What could be better than La Sarthe in a Scimitar? Going in the AC

| 12 Jul 2012

Le Mans Classic – my favourite event on the classic calendar without doubt and this year’s was no exception.

I’ve been fortunate to only miss one since the classic event at La Sarthe began in 2002 and none have disappointed.

Even this year’s mixed bag of baking sun and torrential downpours could be viewed in a positive light: at least I didn’t spend my time wandering around in the usual dehydrated haze attempting not to end up with third degree burns on the top of my ginger bonce.

However, the one thing that did cause me some degree of angst was my steed for the weekend. I’ve been to Le Mans twice in the MGB, once in my Porsche 912 and once in the SIIA Land-Rover.

After the sedate pace of the Landie in 2010 however, I was actually looking forward to a slightly more spirited drive by taking the Scimitar GTE. Even spending the hours before making my way to the ferry driving a 289 AC Cobra on a C&SC shoot couldn’t dampen my enthusiasm for my first European outing in the Reliant.

In fact, it was only when we reached Le Mans that my chosen classic started to cause me some trouble… and it wasn’t even anything to do with the car itself.

As I watched all sorts of wonderful and varied machinery enter the campsite – bona fide vintage tourers, bare-aluminium specials with spitting exhausts and classic icons from all decades – I began to yearn for something a bit older, which immediately brought my thoughts back to the AC Buckland sitting in my father-in-law’s garage awaiting my attention.

Wandering through the impressive display of AC-badged classics in the infield didn’t help – I could be fairly safe in the knowledge that mine would probably be the only Buckland in attendance had I brought it with me.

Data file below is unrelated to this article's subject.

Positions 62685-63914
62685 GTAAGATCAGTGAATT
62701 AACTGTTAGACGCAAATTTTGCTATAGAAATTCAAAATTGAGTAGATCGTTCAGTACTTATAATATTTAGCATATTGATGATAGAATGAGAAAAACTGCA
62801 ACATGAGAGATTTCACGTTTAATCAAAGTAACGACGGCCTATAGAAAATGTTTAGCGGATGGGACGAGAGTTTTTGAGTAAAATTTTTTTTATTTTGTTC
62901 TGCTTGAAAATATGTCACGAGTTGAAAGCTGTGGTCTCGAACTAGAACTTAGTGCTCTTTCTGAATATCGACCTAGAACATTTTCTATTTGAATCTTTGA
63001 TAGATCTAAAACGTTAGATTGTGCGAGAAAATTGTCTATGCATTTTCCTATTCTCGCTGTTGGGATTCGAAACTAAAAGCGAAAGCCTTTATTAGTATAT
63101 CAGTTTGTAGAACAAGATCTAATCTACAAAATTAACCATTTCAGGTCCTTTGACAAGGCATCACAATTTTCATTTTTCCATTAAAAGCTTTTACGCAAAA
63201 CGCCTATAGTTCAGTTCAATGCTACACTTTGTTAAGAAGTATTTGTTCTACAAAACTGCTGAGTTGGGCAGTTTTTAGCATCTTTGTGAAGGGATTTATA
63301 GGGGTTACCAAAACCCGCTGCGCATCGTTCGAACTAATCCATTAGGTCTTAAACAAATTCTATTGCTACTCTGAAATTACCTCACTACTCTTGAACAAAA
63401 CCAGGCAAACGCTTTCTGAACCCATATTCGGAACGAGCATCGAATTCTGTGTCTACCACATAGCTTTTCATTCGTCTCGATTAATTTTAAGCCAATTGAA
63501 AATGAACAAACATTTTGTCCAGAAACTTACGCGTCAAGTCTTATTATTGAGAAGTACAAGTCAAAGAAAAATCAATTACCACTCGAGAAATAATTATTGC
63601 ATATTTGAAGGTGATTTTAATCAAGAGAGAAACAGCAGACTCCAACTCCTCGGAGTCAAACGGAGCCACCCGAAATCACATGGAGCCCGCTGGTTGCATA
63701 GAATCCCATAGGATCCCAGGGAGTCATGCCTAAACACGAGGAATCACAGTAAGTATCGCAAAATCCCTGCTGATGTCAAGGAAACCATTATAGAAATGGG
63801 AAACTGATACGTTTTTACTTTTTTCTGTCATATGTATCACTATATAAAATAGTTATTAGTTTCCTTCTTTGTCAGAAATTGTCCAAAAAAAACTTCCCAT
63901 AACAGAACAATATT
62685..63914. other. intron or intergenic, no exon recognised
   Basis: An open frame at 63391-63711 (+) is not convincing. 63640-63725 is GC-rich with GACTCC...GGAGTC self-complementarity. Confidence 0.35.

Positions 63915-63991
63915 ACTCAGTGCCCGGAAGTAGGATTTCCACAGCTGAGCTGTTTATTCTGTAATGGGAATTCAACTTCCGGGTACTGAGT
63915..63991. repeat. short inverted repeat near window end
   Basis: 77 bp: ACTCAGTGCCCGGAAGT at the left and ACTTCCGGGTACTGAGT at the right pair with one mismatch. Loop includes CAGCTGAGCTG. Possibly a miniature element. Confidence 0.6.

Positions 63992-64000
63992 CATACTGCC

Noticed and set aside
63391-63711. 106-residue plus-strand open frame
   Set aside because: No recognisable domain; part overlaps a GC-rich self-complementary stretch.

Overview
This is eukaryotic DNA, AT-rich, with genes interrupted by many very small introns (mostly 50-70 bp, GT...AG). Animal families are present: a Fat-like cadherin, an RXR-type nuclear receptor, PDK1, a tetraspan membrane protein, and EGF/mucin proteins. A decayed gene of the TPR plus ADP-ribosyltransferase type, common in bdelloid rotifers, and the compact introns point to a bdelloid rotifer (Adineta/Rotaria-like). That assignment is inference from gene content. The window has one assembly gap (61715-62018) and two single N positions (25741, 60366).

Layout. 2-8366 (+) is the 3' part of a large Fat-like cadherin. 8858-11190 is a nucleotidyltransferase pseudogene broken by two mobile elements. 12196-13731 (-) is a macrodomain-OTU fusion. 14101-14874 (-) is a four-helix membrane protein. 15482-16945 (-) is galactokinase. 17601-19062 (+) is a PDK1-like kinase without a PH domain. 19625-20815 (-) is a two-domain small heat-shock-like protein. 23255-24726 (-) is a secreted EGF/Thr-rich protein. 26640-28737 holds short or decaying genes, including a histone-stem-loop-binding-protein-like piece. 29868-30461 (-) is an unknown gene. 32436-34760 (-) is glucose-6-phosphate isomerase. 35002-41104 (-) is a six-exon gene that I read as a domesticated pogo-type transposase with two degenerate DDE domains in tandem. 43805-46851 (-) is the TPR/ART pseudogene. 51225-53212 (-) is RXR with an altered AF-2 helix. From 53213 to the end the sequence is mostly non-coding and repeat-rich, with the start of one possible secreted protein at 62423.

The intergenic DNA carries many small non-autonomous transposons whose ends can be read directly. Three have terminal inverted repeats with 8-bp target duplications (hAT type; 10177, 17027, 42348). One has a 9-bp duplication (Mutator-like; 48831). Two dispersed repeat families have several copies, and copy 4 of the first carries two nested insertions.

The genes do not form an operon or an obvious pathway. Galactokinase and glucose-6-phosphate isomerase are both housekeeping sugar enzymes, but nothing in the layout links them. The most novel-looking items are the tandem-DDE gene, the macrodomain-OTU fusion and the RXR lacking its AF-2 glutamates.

Yet it wasn’t that I craved attention from bringing a low-production oddball, I merely craved the challenge. Put simply, the biennial pilgrimage to La Sarthe was just too easy in the Scimitar – that’s how well it performed.

It never overheated, everything remained intact (apart from the ‘T’ from the Scimitar badging on the rear), I was comfortable and it would happily pootle along at low revs one minute then allow me to shift down a gear and ‘give it some beans’ when I so desired.

One could say that had it been fitted with air conditioning and power steering then I would be tempted to call it my ‘modern’, but happily that isn’t quite the case.

Once the weekend was over and I made my way off of the late night ferry, the GTE then came into its own. With little effort it sucked in the cooler air and headed for home through the darkness.

With the dash lights dimly glowing, the content of the campsite stuffed into the boot and the lengthy bonnet eating up the motorway ahead of me, I was glad of the Scimitar’s capability and thought how suitable the GTE acronym was: Grand Touring Estate.

Once home though, I immediately found myself looking back at photographs of the AC Buckland in its heyday. In the hands of Harold Day, PAR 419 competed at various circuits in the early 1950s and one of the pictures that seemed particularly apt showed Harold lining up for a Le Mans-style start at Silverstone.

The Buckland may not be the most beautiful or powerful of all the classics to wear an AC badge, but, after this year, I vowed that it will one day take me to Le Mans.

The next Classic in 2014 may come and go, but I’m already looking forward to the challenge of taking an older classic and ‘roughing it’ a bit – breakdowns and all.

I wonder if they sell driving goggles and leather gauntlets in duty free?